E. Goldman, left, and Alex Berkman, right, ride in a caravan in May to protest conditions that detainees being held by Immigration and Customs Enforcement face outside of the Broward Transitional Center, during the novel coronavirus pandemic.

E. Goldman, left, and Alex Berkman, right, ride in a caravan in May to protest conditions that detainees being held by Immigration and Customs Enforcement face outside of the Broward Transitional Center, during the novel coronavirus pandemic. Lynne Sladky / AP

ICE Detention Operators Defend Coronavirus Response Amid Growing Concerns

More than 3,000 immigrants in federal custody have tested positive for COVID-19.

The leaders of private sector companies that contract with the federal government to detain immigrants defended their responses to the novel coronavirus pandemic amid growing criticism as cases have spread at facilities around the country.

The CEOs of four private sector detention companies said they have maintained adequate personal protective equipment throughout the pandemic, provided such equipment and supplies to detainees and maintained proper social distancing policies, though watchdogs and migrants themselves have raised concerns to the contrary. More than 3,000 detainees, 280 contractors and 45 ICE employees have tested positive for COVID-19. 

The immigrants in ICE custody are screened for coronavirus symptoms upon arrival at the contract facilities, the officials told a panel of the House Homeland Security Committee on Monday, and those flagged for symptoms or exposure are “typically” tested within days. Select facilities have conducted “saturation testing” of every individual in their care, giving facilities a better sense of outbreaks and who to isolate. Scott Marquadt, CEO of Management and Training Corp., cautioned that while testing is important, it is “not a panacea.” The officials said most facilities do not retest individuals who are asymptomatic. 

A Homeland Security Department inspector general report last month found immigrants held in federal detention have inadequate access to equipment and supplies to protect them from the spread of the novel coronavirus and those who have tested positive for COVID-19 are not being quarantined or isolated from the rest of the population. The IG’s findings were based on a survey answered by about 200 ICE facilities around the county.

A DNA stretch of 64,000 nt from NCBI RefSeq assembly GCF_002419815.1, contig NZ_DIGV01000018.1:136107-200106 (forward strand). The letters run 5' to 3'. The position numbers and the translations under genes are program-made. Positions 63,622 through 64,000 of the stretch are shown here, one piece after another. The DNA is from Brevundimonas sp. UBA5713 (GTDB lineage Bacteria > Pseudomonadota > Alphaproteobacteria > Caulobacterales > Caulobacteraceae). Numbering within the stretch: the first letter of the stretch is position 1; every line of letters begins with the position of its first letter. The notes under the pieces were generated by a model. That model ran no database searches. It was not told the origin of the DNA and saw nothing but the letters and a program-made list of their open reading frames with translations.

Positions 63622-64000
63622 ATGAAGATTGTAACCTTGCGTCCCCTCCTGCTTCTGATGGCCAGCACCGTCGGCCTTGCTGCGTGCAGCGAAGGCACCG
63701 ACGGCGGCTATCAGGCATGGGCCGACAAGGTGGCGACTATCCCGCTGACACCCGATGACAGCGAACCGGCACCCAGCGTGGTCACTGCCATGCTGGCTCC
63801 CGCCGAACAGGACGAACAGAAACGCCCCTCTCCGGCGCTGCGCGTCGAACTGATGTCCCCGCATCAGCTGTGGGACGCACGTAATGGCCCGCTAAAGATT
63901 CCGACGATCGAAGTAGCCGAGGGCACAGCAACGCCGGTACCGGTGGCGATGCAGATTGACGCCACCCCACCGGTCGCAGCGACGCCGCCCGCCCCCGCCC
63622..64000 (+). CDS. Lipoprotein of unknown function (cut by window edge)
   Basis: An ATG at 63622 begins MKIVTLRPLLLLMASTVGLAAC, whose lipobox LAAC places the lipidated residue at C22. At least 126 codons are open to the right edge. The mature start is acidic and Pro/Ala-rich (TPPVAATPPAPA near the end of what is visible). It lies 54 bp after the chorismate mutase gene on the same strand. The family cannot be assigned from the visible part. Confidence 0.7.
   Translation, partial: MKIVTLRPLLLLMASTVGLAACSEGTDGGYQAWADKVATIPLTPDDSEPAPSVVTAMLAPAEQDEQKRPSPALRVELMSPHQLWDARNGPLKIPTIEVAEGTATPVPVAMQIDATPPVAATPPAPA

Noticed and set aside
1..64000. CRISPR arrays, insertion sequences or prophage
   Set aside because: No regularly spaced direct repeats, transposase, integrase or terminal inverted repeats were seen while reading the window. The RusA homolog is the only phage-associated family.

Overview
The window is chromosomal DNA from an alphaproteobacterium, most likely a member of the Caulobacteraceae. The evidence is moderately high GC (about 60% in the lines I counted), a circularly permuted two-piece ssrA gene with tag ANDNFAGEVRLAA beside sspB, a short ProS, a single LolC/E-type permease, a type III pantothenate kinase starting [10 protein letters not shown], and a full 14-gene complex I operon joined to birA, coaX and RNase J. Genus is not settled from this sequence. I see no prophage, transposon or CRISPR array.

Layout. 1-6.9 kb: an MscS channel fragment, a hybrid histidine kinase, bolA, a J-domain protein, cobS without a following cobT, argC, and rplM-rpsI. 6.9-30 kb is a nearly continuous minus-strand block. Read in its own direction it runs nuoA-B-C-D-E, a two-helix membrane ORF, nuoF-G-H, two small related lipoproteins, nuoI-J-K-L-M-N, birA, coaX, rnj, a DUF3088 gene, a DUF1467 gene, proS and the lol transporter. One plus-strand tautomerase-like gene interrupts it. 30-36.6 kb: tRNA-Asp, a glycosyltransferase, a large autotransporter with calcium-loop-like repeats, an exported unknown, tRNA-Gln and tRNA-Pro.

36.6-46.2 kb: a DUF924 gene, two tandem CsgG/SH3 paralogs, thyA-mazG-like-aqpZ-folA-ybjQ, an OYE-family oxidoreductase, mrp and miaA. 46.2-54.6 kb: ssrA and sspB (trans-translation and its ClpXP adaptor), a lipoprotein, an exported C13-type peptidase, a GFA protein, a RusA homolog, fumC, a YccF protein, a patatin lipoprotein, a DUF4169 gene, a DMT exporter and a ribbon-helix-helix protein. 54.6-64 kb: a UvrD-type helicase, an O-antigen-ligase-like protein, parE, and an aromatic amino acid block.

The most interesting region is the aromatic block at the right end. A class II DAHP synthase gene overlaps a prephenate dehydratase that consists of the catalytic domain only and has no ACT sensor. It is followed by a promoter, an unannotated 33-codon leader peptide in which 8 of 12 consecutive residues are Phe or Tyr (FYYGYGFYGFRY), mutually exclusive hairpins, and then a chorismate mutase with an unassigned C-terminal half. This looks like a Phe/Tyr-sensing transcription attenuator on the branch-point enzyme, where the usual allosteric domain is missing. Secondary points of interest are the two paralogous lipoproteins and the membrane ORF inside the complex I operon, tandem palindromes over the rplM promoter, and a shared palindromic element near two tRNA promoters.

The executives repeatedly stressed they are following guidance from the Centers for Disease Control and Prevention and that the safety of the detainees and staffers is their top priority. Contray to reports on the ground, three of the companies said they provided masks to every employee and detainee. Damon Hininger, CEO of CoreCivic, differed in saying masks were optional for detainees. All of the officials said they are operating around half capacity at their facilities, enabling them to fill only every other bed or cell while making up for employee absences due to sickness or quarantining. 

ICE generally keeps 50-75 detainees in each “pod” in its facilities, the DHS IG said last month, creating “unique challenges for detention centers to mitigate the risk of infection and transmission of COVID-19.” As a result, ICE did not always separate those who were symptomatic or had tested positive from the rest of the population. The New York Times last week reported on conversations with more than 30 ICE detainees and found social distancing was “near impossible” and PPE was “almost non-existent.” 

ICE leaders did not send officials to testify at the virtual hearing. Rep. Kathleen Rice, D-N.Y., who chairs the Border Security, Facilitation and Operations Subcommittee that held Monday’s hearing, said the agency cited White House guidance instructing administration officials not to testify before Congress unless the hearing is held in person. 

Rep. Clay Higgins, R-La., the panel’s ranking member, criticized his colleagues for holding the hearing without ICE present, and for setting unrealistic expectations for the agency’s employees. 

“We create ever moving goalposts for hardworking federal employees and contractors who are simply doing their jobs abiding by the laws as prescribed by Congress,” Higgins said. 

The company executives highlighted their treatment of workers, saying they have adequate PPE, testing and paid sick leave. Hininger noted CoreCivic has paid its detention facility workers a $500 bonus. One of the CEOs, however, noted his company only began sending symptomatic employees home “weeks ago.” The contractors suggested a recent uptick in cases among employees and detainees at their facilities—nearly half of the workforce at CoreCivic facility in Eloy, Arizona, recently tested positive, for example—was attributable to a corresponding uptick across the country.   

Rep. Yvette Clarke, D-N.Y., accused the executives of being caught off guard by the pandemic and said they should be held accountable by Congress. 

“You mentioned our being responsible to you,” responded Rodney Cooper, executive director of LaSalle Corrections, “but we are also held responsible to the good lord and that’s the one I care about the most for how we treat detainees and how we treat anyone, so the safety of anyone is our concern.”

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